Facebook admits social media is bad for you

Thumbs down: The average internet user spends 135 minutes per day on social media.

Is the answer to social media’s problems… more social media? Facebook has admitted that “passively” using its website may not be good for you. Its answer? Just use it a little differently.

“Do people connect in meaningful ways online? Or are they simply consuming trivial updates… at the expense of time with loved ones?”

These questions may sound familiar. But, published in a blog post by the world’s biggest social network last week, they made headlines around the world.

In the post, Facebook publicly acknowledged for the first time ever that its product might be bad for people’s mental health.

It considered the evidence that Facebook users who read the site more often also report worse mental health. It also admitted that technology has been linked with an “increase in teen depression”.

However, Facebook went on to argue that this is not the whole picture. The worst effects occur when people use the site “passively”, it said. A group of students told to read Facebook for ten minutes ended up feeling worse by the end of the day. But a group who were told to talk to people fared much better.

“It really comes down to how you use the technology,” Facebook insisted. Chatting to friends, or even looking back at your own posts, can be good for you.

Can using Facebook really make you happier?

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Yes, say some. It may sound silly to advise people who are depressed by social media to use it more often. But there are ways in which it can make you happy. Instead of giving into jealousy and stalking a frenemy, try reaching out to someone you love or revisiting some happy memories. In the end, happiness is all about your own attitude.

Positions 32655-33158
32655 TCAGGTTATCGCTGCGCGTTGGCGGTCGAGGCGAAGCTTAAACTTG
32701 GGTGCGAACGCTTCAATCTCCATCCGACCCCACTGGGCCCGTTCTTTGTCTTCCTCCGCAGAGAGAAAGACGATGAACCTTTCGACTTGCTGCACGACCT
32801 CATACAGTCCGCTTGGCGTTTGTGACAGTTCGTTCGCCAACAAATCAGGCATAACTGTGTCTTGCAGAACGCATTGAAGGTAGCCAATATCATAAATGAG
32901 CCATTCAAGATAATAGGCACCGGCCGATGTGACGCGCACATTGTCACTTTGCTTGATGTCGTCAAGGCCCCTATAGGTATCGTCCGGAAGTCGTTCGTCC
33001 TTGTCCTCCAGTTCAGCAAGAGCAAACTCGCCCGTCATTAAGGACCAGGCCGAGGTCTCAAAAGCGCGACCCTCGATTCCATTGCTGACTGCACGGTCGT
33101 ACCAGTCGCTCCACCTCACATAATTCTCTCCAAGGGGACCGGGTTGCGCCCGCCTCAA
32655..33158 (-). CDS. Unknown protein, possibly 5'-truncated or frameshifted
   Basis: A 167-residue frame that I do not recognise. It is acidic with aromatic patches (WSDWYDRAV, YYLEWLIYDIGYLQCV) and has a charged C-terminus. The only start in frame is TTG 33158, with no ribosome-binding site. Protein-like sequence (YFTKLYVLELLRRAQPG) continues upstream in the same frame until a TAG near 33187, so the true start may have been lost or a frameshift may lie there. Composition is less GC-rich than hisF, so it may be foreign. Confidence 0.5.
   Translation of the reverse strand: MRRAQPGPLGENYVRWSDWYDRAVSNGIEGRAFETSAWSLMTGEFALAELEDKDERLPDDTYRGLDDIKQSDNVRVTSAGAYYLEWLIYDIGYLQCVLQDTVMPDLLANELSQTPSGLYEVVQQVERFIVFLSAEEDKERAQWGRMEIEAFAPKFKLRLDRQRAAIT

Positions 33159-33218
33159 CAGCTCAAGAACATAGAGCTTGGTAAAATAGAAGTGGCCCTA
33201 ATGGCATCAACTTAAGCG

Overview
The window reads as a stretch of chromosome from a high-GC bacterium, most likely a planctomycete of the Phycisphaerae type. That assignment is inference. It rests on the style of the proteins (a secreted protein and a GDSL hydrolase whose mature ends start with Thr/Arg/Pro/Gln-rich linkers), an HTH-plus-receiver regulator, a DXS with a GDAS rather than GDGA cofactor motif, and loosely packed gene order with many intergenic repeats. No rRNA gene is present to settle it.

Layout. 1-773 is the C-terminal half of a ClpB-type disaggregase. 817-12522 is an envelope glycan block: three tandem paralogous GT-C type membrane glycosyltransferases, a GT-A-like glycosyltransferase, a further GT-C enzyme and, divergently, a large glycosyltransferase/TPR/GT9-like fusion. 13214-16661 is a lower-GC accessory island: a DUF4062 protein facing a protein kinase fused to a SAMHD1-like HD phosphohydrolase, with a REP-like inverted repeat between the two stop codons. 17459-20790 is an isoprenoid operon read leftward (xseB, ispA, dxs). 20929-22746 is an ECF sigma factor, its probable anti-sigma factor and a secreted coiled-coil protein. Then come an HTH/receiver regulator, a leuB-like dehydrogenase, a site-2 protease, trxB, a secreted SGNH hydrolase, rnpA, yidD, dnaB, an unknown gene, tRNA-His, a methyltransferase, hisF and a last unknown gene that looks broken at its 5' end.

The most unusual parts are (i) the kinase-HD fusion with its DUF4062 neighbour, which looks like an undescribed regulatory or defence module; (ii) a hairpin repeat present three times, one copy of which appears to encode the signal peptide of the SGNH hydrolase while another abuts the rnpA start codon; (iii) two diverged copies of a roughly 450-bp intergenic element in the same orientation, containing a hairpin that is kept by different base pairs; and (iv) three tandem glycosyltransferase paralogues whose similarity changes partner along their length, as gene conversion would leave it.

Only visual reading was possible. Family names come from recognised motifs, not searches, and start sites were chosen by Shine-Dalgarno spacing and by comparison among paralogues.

Rubbish, argue others. Of course Facebook would say that; it would never advise its customers to stop using its product. But social media is designed to make you addicted to it; it cannot be its own cure. If technology makes you feel low, there is only one solution: log off, go outside, and reconnect with the real world.

You Decide

  1. Does looking at social media generally make you feel better or worse?

Activities

  1. Create a poster which advises people on how social media can have an impact on their mental health.

Some People Say...

“What makes social media work is actually having something to say.”

Steven Levitt

What do you think?

Q & A

What do we know?
Facebook has announced that it is investing $1 million into researching the effects of social media on young people. It also announced new features to improve its users’ wellbeing by allowing them to remove certain people’s content from their newsfeed.
What do we not know?
How far Facebook can really influence your mental health, or whether the changes will really improve things.

Word Watch

World’s biggest
Facebook has 2.07 billion active monthly users — over a quarter of the world’s population.
More often
According to a study by University of California San Diego and Yale, those who liked twice as many posts, or clicked on four times as many links as the average user, also had worse mental health than average.
Your own
According to a study at Cornell, Facebook users look at their own profile to satisfy their “need for self-worth and self-integrity”.